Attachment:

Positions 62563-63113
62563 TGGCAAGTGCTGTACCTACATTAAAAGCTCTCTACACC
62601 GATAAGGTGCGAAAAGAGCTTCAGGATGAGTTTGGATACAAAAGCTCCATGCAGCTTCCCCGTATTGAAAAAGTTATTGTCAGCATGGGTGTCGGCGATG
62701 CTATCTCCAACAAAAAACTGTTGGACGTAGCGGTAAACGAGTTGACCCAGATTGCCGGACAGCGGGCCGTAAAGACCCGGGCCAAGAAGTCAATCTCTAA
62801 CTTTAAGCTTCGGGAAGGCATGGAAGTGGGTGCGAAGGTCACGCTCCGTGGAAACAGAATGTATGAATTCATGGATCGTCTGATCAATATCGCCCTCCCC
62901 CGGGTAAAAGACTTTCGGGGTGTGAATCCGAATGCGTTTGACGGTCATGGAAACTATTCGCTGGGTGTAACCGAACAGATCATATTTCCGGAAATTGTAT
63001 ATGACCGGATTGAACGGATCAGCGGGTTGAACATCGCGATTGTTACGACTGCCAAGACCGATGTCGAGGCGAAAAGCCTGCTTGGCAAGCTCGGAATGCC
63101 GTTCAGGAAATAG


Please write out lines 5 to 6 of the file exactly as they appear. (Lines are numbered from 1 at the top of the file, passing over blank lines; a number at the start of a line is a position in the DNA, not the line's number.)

62801 CTTTAAGCTTCGGGAAGGCATGGAAGTGGGTGCGAAGGTCACGCTCCGTGGAAACAGAATGTATGAATTCATGGATCGTCTGATCAATATCGCCCTCCCC
62901 CGGGTAAAAGACTTTCGGGGTGTGAATCCGAATGCGTTTGACGGTCATGGAAACTATTCGCTGGGTGTAACCGAACAGATCATATTTCCGGAAATTGTAT